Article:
It is there, by the shrine to El Blanco, that the old man lives. A descendant of the temple priests, he believes that the white stallion brought to Mexico by Hernando Cortez was a kind of god. He believes that it is by the power of El Blanco that the rains come and go. And they need to come now, very badly. They will come.
Horses often run through the valley where the old man lives. This is nothing new. But on the night when the rains finally do come, the old man finds a mare in the temple – a mare and a shockingly white colt. It is El Blanco! He has returned!
When horse traders come to the valley, the old man knows he must save El Blanco and the mare, so he drives them out of the valley. Will they be able to survive in the mountains and swamps? And will El Blanco return to his valley?
As is obvious from the above synopsis, El Blanco is correctly labeled ‘The Legend of the White Stallion’. It’s a legend – a myth – in which Hernando Cortez’s horse plays the part of a rain god. As a story, El Blanco was more interesting than most horse stories (it had more real emotion and style), but it is definitely legendary rather than historical.
When El Blanco and his mother flee from the valley, they encounter many dangerous animals. In one scene, a pack of wolves attacks El Blanco and his mother. There is talk of white fangs and slashing tendons. Later, they venture into a swamp where a jaguar attacks and kills the mare.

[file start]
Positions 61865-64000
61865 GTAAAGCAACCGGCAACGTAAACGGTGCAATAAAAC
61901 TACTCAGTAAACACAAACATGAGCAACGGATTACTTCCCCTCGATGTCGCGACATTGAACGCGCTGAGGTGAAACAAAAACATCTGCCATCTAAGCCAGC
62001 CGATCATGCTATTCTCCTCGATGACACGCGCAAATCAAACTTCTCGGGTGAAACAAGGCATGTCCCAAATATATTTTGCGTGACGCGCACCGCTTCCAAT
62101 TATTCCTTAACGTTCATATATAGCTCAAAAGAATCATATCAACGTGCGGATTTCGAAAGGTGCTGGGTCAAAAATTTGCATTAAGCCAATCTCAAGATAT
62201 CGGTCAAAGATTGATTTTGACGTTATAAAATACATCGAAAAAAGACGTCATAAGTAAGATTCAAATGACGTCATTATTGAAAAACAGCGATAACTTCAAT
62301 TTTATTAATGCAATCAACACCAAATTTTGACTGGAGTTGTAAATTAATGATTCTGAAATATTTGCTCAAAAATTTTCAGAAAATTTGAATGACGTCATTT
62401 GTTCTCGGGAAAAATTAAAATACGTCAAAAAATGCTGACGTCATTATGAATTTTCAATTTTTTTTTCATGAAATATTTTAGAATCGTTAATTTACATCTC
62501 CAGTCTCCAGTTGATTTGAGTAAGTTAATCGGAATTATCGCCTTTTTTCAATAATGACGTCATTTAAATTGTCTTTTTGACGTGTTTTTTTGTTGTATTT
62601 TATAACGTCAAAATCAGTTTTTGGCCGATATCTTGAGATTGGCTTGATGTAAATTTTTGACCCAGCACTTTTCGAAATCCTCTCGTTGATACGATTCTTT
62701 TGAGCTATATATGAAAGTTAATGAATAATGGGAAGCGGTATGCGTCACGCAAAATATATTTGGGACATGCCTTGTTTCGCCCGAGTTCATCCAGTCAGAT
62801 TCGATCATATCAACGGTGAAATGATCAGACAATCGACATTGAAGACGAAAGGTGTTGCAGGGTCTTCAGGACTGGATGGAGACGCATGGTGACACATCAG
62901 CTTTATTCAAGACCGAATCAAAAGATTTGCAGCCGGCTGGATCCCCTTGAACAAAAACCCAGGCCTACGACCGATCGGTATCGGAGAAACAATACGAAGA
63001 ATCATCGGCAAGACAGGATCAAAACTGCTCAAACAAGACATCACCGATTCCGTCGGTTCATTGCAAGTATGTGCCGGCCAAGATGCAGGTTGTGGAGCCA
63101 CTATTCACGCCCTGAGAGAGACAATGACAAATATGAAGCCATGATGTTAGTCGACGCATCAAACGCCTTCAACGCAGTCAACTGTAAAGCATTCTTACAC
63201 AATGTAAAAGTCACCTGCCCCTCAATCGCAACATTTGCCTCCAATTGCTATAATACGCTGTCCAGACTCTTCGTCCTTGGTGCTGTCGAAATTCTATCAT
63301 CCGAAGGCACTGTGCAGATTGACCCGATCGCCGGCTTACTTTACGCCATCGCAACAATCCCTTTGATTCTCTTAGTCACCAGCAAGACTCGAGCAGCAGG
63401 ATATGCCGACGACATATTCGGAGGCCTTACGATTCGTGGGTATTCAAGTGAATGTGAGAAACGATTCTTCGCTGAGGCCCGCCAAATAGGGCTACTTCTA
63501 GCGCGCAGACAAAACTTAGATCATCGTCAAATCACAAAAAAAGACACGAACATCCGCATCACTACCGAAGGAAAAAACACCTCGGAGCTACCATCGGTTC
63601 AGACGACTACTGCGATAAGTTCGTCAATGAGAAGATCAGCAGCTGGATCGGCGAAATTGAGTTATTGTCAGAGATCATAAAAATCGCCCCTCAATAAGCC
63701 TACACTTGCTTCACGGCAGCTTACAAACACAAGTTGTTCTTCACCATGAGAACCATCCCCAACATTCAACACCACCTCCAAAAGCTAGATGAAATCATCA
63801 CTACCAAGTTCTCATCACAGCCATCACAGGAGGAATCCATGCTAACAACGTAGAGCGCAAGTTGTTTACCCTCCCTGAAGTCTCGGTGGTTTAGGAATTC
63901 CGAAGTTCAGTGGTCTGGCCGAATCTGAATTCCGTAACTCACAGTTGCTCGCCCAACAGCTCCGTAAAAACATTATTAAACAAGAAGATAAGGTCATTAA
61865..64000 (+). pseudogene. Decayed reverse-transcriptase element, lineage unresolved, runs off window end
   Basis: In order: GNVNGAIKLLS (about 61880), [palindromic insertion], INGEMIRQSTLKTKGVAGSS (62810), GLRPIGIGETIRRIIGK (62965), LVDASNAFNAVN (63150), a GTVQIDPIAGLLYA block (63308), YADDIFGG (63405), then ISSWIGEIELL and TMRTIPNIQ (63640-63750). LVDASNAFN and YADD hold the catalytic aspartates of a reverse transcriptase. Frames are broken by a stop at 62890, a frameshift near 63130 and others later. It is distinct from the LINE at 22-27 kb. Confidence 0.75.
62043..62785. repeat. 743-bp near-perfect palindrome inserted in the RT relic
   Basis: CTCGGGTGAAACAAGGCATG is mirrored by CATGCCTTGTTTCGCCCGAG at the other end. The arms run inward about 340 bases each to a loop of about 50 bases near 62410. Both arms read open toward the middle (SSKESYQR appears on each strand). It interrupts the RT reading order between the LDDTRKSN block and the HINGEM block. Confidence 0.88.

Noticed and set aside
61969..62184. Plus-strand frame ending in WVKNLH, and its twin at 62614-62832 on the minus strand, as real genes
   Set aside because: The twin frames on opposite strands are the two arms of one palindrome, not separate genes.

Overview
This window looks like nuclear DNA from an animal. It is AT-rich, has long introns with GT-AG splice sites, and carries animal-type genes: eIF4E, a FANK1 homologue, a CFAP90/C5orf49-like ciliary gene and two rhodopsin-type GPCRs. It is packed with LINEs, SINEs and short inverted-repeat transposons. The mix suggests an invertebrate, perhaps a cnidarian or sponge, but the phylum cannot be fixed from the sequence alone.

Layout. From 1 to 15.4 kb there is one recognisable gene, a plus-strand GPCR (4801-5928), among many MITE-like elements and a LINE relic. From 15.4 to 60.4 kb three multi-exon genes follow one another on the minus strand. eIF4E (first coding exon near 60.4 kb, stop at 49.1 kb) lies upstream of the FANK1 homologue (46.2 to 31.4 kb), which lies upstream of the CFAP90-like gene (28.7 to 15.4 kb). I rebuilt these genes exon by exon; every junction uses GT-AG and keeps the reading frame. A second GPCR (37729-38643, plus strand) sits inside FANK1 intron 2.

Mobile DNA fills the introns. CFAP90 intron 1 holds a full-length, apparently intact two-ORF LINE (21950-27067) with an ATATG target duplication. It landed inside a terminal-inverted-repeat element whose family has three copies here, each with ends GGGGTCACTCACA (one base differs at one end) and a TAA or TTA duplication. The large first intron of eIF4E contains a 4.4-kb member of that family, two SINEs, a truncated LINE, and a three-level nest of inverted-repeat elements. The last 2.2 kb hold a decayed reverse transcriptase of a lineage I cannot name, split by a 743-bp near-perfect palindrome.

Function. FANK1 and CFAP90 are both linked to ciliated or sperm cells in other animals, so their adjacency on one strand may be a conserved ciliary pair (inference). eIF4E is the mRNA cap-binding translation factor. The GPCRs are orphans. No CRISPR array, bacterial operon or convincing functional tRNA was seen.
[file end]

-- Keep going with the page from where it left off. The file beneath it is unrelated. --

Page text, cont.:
He [El Blanco] had gone only a few yards when he heard the second roar, and few moments later the agonized cry of his mother. In a panic, he fled still more swiftly. Then he stopped at the edge of the dense woods and whinnied desperately for the mare.
But when he looked back, he saw her lying helpless under the jaguar’s attack, and the full instincts of a wild stallion rose up in the colt. He felt an urge to rush back and attack the killer, to save his mother. With a small, shrill scream he charged back down the slope to the swamp. The jaguar was dragging his mother, still battling weakly, from the swamp. Her cries were now faint. [pg. 50]
:’( After this, El Blanco must learn to fend for himself. A boa constrictor tries to attack him, but El Blanco is able to avoid its coils. Eventually, the jaguar tries to attack him, but El Blanco crushes it with his hooves. Later, El Blanco fights with another male horse for leadership of a herd of horses.
Review © 2014 Laura Verret